Flowers for Algernon
Publish date: April 1st 2005
Publisher: Turtleback Books
Pages no: 311
Edition language: English
(Original Review, 1980-09-17)Fall from grace? I didn't interpret the book/story at all like ICL.REDFORD@SCORE did. I don't think Keyes intended it to appeal to anti-scientific types either. Other than conveying a sense of what makes up the 'guts of intellect', the book is merely trying to get across...
I'm a neurodiverse person and, while I have fantasized about understanding others with some scientific procedure, I've always said I wouldn't change my position for the world. This book solidifies it. Just as a heads up for anyone, I do use the "r" word in the following paragraph, and I cover a lot ...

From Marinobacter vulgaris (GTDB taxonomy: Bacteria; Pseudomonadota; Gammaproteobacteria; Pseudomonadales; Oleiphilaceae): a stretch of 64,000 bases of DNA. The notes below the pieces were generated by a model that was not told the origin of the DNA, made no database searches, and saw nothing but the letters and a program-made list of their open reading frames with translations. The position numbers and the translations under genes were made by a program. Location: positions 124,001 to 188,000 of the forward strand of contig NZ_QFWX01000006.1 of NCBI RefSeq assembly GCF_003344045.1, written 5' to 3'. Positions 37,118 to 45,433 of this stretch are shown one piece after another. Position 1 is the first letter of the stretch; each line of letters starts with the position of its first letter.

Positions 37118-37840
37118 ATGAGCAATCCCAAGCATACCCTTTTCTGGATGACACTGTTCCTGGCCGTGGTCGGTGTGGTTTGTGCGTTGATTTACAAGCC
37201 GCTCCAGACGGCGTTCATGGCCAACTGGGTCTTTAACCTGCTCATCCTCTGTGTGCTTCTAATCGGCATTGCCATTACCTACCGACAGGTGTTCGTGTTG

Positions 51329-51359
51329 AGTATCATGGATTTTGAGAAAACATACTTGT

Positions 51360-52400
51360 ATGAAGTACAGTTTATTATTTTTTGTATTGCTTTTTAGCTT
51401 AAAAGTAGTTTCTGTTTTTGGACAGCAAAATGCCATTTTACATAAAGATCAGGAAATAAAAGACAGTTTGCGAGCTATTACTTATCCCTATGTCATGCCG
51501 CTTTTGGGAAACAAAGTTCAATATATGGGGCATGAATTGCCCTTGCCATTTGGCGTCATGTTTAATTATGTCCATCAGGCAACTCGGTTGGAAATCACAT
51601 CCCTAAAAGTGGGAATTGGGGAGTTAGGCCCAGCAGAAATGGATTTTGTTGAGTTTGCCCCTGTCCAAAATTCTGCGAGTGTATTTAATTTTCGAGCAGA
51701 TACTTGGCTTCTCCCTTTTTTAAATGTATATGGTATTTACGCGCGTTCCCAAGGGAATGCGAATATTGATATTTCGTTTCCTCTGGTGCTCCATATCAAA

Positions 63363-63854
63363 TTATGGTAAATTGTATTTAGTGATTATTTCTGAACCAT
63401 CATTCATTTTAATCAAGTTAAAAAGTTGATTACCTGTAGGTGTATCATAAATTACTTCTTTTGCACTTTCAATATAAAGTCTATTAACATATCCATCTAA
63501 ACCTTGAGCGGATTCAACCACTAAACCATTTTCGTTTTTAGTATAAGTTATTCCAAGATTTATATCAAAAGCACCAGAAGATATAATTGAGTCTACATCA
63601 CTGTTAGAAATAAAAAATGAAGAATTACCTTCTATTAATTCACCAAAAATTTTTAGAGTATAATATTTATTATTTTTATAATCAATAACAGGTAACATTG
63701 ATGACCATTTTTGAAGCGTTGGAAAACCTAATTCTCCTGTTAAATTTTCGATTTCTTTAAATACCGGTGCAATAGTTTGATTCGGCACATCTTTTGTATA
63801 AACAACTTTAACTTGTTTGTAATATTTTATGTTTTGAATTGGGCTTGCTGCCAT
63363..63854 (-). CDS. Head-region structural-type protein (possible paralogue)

Charlie Gordon, IQ 68, undergoes a radical procedure to bump his intelligence up to genius levels. Only intelligence isn’t all it cracks up to be…At the start of the book, Charlie starts with the equivalent intelligence of a smart dog. He’s able to understand basic commands – sit, stay, fetch – but ...
Desire, it controls us in many ways. It has even led people to go to war with each other for wanting land a power. In “Flowers for Algernon” Charlie Gordon a 32 year old has a desire to become intelligent. He undergoes surgery to enhance his intelligence. In “All Summer in a Day” Margot’s classmate...
A well-deserved classic. This is a novel about the human condition – what makes us who we are – and asks difficult questions; it’s not a casual read, but it is a rewarding one – and I highly recommend it.Full review
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